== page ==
Mr. Bill's withdrawal made national headlines. Williams says the media focus on Mr. Bill garnered more national attention to the campaign than the marketing strategy of America's Wetland. "Mr. Bill is a valuable commodity," he says. "Mr. Bill got all the national press."
Shell representatives declined to comment on Williams' withdrawal from the partnership, but Marmillion takes a philosophical view of the split. "In terms of Mr. Bill, we have worked with Walter before," he says. "We know he doesn't want his product to be associated with any commercial enterprise. I respect Walt's attitude."
Marmillion says that no partner in the campaign is getting all of its demands met. "We have to keep our focus on saving the wetlands," he says. "What was done in the past was mostly done with environmental permits. Beyond that, we don't need to look back. We need to stop fighting a ton of individual battles and work together."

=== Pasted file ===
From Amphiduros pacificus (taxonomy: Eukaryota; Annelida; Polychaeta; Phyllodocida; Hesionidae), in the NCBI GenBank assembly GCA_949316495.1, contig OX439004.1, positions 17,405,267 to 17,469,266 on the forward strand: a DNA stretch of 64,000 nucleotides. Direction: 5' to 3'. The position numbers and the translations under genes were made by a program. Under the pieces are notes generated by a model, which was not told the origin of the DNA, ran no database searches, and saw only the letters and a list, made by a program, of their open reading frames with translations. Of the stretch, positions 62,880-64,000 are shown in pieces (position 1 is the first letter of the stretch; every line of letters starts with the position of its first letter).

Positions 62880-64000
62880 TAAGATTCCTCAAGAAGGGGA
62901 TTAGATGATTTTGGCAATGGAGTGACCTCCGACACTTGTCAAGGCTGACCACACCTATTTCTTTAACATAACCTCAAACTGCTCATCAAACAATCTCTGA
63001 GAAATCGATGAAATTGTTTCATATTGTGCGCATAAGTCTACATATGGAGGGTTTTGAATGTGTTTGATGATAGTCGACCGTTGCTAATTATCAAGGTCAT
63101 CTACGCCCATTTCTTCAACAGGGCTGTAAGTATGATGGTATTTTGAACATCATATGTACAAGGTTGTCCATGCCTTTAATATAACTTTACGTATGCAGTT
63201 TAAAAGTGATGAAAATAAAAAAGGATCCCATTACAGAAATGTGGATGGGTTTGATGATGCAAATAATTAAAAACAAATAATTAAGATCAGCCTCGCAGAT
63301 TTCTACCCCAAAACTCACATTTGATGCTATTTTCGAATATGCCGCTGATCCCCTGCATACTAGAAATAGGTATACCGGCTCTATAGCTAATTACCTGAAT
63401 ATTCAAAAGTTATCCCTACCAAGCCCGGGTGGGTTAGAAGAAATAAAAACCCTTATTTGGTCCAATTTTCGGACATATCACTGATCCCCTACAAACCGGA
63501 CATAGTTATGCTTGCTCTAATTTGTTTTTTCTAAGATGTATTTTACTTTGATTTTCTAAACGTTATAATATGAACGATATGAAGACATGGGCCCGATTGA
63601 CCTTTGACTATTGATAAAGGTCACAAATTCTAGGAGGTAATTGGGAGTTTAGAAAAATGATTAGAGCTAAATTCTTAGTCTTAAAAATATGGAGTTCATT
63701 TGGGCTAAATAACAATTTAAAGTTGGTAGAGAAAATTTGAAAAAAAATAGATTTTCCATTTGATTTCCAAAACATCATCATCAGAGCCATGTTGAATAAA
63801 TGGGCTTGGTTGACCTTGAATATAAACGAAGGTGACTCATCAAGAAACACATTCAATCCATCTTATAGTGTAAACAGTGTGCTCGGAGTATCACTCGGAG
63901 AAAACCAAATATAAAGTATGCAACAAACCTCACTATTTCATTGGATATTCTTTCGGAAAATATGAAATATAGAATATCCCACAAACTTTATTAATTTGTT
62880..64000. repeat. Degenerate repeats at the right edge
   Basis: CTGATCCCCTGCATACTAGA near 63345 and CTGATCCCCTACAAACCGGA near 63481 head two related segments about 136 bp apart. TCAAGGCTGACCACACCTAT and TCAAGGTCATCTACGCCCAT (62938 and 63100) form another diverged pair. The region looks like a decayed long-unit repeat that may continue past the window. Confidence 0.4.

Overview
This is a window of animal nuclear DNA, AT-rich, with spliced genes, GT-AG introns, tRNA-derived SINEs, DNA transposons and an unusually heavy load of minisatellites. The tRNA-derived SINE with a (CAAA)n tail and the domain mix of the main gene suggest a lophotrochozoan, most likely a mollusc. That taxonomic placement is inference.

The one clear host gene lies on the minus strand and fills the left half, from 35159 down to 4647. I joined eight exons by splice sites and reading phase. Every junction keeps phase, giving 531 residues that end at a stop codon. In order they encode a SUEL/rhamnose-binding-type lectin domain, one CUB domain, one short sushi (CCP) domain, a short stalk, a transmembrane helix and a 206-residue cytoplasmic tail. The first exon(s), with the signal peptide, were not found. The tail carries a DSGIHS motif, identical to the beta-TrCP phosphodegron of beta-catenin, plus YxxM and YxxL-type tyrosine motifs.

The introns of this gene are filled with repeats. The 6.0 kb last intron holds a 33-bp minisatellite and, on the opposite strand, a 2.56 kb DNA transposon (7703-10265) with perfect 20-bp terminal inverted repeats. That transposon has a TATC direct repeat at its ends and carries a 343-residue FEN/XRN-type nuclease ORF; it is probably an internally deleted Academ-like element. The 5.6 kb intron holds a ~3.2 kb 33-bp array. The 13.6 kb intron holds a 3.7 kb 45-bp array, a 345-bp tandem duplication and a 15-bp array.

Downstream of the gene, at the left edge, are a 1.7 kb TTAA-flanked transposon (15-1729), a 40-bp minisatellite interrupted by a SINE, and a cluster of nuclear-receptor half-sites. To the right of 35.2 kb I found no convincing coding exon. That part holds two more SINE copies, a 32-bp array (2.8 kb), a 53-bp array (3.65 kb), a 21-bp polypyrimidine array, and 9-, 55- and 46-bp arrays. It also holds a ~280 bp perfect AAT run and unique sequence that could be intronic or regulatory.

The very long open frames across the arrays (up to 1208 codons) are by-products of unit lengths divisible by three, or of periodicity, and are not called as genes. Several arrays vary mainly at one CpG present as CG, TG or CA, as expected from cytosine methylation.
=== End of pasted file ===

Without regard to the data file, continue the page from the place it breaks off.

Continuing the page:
The success of the campaign can be measured by its national profile, says Sidney Coffee, executive assistant to the governor's office for coastal activities. "If you measure it by the national press coverage ' a 23-page spread in National Geographic, stories in the Washington Post, New York Times ' they're calling us now rather than us calling them," she says. "The Louisiana coast is national news."
Coffee credits Marmillion's ability to simplify the message into focused themes. This is a place of ecological significance. This place impacts the nation's energy and economic security. She says these two sentences distill an immensely complex issue. "It allows us to talk to the man on the street or the man in Congress. It's about energy prices, putting the nation's energy at risk."